I have a cousin who was born three days after me, so we grew up as twin sisters and this I consider such a gift.
"We grew up with our grandparents spending half of the year in the mountains and when I think I back I always smile," Margherita Cardelli reminisces about her childhood in Italy. She'd make pasta with her great grandmother, ride horses, ski in the mountains – to say it was idyllic is an understatement.
I love working with my husband...<p>We have completely different responsibilities, but we share everything each morning before taking any decisions. Lots of people ask us how we can work together. We actually love it and consider it a miracle.</p>
I always wanted to be a mother...<p>I never thought not to have children. It's the best gift one can receive and I feel very grateful I got to be a mother. It teaches me so many things and it always makes me think of when I was little and how I took certain decisions while I was growing up.</p>
We travel a lot for work and making this work with a baby is difficult...<p>I always feel I need to do more to make both my child and my husband happy and making this work with all the job responsibilities is not an easy thing. We don't have our families in Rome, so we needed to have a nanny. My mother comes often and helps us a lot. The main reason why I work this much is the future of our baby and I would never consider slowing it down. Also working makes me feel empowered and satisfied.</p>
Since COVID-19 hit, the future is still uncertain but we strongly believe it will be for the better...<p>We started from 0 and we are not afraid. We firmly believe in what we do and nothing will stop us.</p>
The best part of motherhood is...<p>Knowing that I am doing good and the smiles of Aida Atena. I can't even describe what I feel. I am so grateful to have her and make her grow in our family.</p>
I love a clean look with lots of styling such as vintage jewelry and hair accessories...<p>I definitely love a masculine look but never forget to stay feminine. So I use a lot of vintage silk shirts and feminine slingbacks.</p>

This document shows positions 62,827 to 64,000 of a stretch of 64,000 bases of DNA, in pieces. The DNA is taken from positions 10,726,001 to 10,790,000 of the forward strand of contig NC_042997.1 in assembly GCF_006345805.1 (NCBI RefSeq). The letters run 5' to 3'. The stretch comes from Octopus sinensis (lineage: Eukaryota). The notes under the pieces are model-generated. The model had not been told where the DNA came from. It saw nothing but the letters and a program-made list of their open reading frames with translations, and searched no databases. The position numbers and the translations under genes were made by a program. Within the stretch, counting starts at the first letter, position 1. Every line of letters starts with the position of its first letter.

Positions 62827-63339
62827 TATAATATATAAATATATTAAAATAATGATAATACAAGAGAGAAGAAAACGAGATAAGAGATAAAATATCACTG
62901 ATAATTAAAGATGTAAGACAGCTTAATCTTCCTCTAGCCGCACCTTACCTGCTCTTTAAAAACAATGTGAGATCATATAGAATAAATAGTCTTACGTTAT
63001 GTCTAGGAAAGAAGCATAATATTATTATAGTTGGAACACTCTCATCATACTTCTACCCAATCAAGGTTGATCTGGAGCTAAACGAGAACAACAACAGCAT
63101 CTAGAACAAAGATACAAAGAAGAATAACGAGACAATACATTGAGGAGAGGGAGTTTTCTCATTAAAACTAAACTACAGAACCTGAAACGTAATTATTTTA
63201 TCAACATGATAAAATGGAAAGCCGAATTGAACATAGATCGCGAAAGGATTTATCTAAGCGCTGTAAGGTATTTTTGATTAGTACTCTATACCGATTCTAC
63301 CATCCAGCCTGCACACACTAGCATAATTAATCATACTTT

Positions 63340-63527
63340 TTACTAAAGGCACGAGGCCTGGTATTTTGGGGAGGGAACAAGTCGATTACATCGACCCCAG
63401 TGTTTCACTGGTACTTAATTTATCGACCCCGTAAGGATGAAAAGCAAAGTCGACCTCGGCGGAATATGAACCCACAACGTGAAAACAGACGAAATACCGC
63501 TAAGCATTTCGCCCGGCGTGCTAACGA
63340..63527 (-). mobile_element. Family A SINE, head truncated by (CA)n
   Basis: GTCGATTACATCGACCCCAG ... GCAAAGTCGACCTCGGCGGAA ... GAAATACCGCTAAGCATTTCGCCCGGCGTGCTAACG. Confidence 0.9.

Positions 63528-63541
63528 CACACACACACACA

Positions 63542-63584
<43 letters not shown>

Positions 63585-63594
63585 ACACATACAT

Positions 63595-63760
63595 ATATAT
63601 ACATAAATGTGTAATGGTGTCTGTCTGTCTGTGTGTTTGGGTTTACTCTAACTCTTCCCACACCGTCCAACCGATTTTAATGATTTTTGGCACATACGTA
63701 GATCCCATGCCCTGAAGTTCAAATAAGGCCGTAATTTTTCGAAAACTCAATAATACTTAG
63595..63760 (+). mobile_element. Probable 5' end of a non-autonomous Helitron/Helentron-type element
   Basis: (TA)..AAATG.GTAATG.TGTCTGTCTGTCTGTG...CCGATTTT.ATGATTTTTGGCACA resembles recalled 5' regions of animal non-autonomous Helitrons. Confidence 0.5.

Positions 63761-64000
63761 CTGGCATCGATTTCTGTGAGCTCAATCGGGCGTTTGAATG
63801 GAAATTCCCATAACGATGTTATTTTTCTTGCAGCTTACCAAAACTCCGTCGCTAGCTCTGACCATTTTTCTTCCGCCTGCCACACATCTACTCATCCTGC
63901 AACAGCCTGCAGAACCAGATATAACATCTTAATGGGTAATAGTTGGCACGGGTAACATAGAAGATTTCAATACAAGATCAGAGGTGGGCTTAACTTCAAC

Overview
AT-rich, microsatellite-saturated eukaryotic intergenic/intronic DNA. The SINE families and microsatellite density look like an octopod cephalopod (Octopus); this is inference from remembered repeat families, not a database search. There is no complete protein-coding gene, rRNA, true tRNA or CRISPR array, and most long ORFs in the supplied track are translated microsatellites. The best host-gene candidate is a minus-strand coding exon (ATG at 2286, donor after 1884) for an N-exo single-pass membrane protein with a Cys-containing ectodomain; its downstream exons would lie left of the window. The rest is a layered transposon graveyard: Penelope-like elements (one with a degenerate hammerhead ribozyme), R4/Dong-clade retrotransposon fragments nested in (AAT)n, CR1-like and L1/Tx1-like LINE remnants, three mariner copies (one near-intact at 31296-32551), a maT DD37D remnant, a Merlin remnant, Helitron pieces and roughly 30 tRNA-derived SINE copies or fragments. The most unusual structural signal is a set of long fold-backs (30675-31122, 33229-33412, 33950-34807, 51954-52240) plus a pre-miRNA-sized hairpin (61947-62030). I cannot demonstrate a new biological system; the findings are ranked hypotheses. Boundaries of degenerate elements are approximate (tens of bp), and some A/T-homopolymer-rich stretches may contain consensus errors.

Giuliva was born out of a common idea I had with Gerardo about repurposing menswear into womenswear and the tailoring skills on a feminine look...<p>I love the sleekness and the power a masculine outfit gives to a woman's body. And again never fail to make it feminine.</p>
We only buy children's clothing made of natural products...<p>She's a mini-me and we look for baby clothing that resemblance what we wear. <a href="https://shop.misha-and-puff.com/" target="_blank">Misha and Puff</a> is definitely my favorite.</p>
Live your children free to choose their life always supporting them if needed...<p>Make them open their eyes and teach kindness and respect for anything.</p>
Right now, I am loving...<p>The Peter Diamandis book <a href="https://www.amazon.com/Peter-H.-Diamandis/e/B006392BR2%3Fref=dbs_a_mng_rwt_scns_share" target="_blank"><em>Abundance,</em></a> trying to master it and benefiting from the optimistic point of view it gives you. I am rediscovering the pleasure of cooking and water color painting. I am enjoying the pleasure of slowing down re-reading classics listening to classic Italian music, my favorite Lucio Dalla. Dancing the days away with Aida Atena and our dog Ottone in our living room.</p>
Let's get straight to the facts. Parents (particularly of babies) are obsessed with sleep.
How much they're receiving (or not). How to optimise their children's sleep environments. How do dress them correctly for the season. How to make sure every second of shut-eye counts. Need we go on? Now in this environment when we're all forced to stay at home … Let's just say that obsession has been stepped up a notch. Which is why ergoPouch – always our go-to for all things child sleep-related – has become even more of a staple in the homes of The Grace Tales team.